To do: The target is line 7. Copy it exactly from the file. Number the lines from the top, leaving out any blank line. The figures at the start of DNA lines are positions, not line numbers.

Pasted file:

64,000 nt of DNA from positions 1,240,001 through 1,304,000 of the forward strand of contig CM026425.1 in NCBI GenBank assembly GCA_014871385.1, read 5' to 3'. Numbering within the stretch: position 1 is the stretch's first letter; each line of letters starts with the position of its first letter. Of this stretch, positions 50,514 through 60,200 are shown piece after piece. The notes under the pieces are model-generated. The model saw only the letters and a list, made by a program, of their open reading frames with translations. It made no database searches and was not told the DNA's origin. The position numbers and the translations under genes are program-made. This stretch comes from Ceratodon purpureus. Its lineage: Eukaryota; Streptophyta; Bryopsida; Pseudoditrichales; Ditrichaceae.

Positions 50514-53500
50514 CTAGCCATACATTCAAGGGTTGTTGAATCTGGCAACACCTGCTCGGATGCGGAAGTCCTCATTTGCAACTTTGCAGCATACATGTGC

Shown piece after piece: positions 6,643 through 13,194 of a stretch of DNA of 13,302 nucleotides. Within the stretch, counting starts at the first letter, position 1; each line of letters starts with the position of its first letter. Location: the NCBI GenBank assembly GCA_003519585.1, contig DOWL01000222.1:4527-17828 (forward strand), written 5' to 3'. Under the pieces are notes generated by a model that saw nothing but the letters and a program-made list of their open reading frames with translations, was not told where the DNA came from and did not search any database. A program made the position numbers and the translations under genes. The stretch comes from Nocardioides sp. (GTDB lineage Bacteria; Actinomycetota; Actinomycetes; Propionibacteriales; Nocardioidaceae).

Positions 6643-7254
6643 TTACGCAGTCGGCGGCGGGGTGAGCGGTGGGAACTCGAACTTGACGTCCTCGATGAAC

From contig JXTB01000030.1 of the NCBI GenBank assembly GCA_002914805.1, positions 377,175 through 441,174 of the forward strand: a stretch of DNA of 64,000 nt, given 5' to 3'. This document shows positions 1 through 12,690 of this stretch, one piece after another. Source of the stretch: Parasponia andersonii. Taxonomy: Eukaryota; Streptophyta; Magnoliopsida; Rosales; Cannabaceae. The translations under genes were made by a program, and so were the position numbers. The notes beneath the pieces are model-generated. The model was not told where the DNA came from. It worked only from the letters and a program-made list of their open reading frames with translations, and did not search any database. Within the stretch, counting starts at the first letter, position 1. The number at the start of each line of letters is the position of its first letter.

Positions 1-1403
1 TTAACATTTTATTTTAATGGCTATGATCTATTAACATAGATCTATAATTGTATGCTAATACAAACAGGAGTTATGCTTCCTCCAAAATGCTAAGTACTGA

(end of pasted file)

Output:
From contig JXTB01000030.1 of the NCBI GenBank assembly GCA_002914805.1, positions 377,175 through 441,174 of the forward strand: a stretch of DNA of 64,000 nt, given 5' to 3'. This document shows positions 1 through 12,690 of this stretch, one piece after another. Source of the stretch: Parasponia andersonii. Taxonomy: Eukaryota; Streptophyta; Magnoliopsida; Rosales; Cannabaceae. The translations under genes were made by a program, and so were the position numbers. The notes beneath the pieces are model-generated. The model was not told where the DNA came from. It worked only from the letters and a program-made list of their open reading frames with translations, and did not search any database. Within the stretch, counting starts at the first letter, position 1. The number at the start of each line of letters is the position of its first letter.